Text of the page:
Go for the Water-Saving Gold

The fastest way to score Olympic-size savings is to turn off your irrigation system. Then use our WaterSaver Coupons for the win!

The 2020 Summer Olympics may be over, but there are still some Olympic-size savings to be had on your monthly water bill. And it’s as simple as cutting back your landscape watering.

Simply put, no watering means lower water bills — much lower. Considering that 50 percent to 75 percent of summer water use is landscape watering, the easiest and fastest way to save money is to turn off your irrigation system. Yes, you read that right. You can turn it off.

Here’s why: ample rainfall in late spring and mid-summer quenched many thirsty landscapes. A typical landscape palette of drought hardy species like oak, elm, cenizo, Salvia, frogfruit and horseherb manage just fine with limited rainfall, especially when said rainfall occurred during their prime growing season.

Hand-watering is always the most efficient way to save water and money. You can further reduce your water use by using our WaterSaver Coupons to replace water-guzzling grass with attractive pollen-producing plants or aesthetically pleasing pavers or stepping stones.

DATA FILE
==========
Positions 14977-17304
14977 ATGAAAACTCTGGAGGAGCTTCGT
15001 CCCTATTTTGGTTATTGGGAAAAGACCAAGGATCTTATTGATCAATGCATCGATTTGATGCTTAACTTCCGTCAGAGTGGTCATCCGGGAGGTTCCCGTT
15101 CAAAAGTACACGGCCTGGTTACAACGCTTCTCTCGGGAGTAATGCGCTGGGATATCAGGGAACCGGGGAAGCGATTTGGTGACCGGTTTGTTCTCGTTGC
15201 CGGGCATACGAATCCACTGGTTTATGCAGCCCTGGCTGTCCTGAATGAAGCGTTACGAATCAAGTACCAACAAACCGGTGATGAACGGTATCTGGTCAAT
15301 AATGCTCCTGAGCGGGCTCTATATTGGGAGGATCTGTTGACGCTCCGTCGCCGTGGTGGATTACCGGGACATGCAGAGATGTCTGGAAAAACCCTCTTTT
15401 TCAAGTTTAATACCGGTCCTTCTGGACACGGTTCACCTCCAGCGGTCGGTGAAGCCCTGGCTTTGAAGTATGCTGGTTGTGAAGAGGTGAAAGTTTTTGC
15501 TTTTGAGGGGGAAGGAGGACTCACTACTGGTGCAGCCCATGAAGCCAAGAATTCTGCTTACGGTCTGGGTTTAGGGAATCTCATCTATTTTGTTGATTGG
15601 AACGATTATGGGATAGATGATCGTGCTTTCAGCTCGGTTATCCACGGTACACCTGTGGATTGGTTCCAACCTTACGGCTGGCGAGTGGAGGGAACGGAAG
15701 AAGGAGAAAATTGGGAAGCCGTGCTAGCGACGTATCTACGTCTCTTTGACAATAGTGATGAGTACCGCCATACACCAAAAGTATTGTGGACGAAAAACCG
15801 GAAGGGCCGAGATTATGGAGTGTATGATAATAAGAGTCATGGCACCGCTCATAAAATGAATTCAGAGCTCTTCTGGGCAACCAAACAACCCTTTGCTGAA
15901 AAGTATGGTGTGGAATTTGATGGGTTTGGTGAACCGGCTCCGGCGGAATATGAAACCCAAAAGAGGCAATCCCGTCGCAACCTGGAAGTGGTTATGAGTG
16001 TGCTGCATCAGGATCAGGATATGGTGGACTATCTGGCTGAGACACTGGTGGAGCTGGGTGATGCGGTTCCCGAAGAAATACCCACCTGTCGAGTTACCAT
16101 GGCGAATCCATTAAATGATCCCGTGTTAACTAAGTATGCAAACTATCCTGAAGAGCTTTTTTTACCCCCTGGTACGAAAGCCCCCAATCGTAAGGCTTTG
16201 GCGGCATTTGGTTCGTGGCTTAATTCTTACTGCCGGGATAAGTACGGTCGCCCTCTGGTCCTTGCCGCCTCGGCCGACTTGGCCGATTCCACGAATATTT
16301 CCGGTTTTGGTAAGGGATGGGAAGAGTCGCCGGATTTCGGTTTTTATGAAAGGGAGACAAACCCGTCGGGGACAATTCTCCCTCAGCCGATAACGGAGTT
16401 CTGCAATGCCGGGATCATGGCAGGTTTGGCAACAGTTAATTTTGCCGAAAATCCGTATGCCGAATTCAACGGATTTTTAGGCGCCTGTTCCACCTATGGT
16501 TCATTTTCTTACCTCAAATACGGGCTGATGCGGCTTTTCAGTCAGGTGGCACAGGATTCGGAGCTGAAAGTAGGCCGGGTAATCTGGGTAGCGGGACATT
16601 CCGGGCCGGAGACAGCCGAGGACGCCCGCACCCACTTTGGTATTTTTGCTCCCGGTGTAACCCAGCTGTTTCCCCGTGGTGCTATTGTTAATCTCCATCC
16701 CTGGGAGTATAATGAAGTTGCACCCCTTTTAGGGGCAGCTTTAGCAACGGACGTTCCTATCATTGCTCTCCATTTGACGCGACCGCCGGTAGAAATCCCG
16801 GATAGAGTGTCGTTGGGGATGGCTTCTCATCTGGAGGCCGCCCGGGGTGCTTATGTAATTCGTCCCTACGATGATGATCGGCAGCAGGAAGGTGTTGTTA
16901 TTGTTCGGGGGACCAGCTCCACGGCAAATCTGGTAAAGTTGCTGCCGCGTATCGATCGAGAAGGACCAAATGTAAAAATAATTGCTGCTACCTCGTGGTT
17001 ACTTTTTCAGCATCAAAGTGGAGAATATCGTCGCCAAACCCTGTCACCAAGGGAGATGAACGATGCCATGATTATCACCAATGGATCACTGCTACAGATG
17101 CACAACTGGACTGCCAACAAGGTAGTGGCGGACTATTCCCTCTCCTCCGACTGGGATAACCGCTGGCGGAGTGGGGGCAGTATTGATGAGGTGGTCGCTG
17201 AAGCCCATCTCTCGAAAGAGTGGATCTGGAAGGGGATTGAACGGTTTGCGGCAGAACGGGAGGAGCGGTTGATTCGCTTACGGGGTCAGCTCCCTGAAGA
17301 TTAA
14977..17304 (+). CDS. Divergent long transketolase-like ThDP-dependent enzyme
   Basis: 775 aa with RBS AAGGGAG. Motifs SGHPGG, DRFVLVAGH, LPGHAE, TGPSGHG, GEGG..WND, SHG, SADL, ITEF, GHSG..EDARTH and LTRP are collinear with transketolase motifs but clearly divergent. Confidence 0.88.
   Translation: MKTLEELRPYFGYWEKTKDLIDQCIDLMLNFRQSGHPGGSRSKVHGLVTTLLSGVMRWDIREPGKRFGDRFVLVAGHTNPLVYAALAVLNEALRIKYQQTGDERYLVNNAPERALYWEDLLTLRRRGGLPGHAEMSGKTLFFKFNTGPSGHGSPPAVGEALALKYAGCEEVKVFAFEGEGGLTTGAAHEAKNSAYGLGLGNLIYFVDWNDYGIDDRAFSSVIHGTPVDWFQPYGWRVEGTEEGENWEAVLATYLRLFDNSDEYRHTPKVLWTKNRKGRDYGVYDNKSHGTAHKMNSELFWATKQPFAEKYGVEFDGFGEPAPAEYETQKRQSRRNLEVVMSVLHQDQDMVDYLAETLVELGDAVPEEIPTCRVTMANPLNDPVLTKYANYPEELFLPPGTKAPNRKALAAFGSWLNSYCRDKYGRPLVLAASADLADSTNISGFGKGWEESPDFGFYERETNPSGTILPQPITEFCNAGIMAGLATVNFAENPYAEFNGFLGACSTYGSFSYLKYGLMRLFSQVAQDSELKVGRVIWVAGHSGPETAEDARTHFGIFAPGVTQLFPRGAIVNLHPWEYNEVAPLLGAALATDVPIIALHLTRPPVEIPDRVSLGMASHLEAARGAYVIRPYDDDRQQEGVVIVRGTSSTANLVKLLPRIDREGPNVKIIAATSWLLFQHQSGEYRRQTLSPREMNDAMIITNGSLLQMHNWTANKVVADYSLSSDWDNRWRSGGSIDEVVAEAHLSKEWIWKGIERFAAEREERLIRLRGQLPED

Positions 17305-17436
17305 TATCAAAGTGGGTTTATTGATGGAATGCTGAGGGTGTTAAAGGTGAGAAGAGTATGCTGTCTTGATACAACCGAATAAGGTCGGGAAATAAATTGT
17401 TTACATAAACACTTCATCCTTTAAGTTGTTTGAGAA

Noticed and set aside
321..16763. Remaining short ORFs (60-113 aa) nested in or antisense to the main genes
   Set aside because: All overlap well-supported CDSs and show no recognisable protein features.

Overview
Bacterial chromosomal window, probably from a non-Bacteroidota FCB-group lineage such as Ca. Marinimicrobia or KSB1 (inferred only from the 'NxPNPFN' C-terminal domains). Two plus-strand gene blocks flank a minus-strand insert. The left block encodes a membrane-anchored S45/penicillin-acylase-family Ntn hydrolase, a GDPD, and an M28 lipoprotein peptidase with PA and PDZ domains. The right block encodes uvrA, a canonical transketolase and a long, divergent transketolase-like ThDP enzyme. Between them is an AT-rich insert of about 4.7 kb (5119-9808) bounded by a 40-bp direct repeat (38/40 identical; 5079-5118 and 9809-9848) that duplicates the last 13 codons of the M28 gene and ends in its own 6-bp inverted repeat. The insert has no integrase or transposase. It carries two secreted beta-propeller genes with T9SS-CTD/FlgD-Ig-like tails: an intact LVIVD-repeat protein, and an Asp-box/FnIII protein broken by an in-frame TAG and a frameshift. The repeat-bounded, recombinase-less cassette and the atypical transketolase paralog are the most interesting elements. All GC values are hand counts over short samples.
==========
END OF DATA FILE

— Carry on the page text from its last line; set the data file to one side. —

Of course, our extensive video library is available to help you reduce or even eliminate your summer water use.

Does the box in the garage with the lights scare you? Check out irrigation controller basics and conquer the fear! Once your feet are wet and you know the basics of the controller, learn to avoid these three mistakes when programming it. Speaking of three, here’s three ways to prevent a high summer water bill. Finally, get to know the easy button — your irritation controller’s most valuable feature.


Picture of Mark Peterson
Mark Peterson
Mark A. Peterson was a conservation project coordinator for San Antonio Water System before retiring. With over 30 years of experience as an urban forester and arborist, Mark is probably the only person you know who actually prunes trees for fun. When not expounding on the benefits of trees and limited lawns, you're likely to find him hiking San Antonio's wilderness parks or expounding on the virtues of geography and history to his friends.
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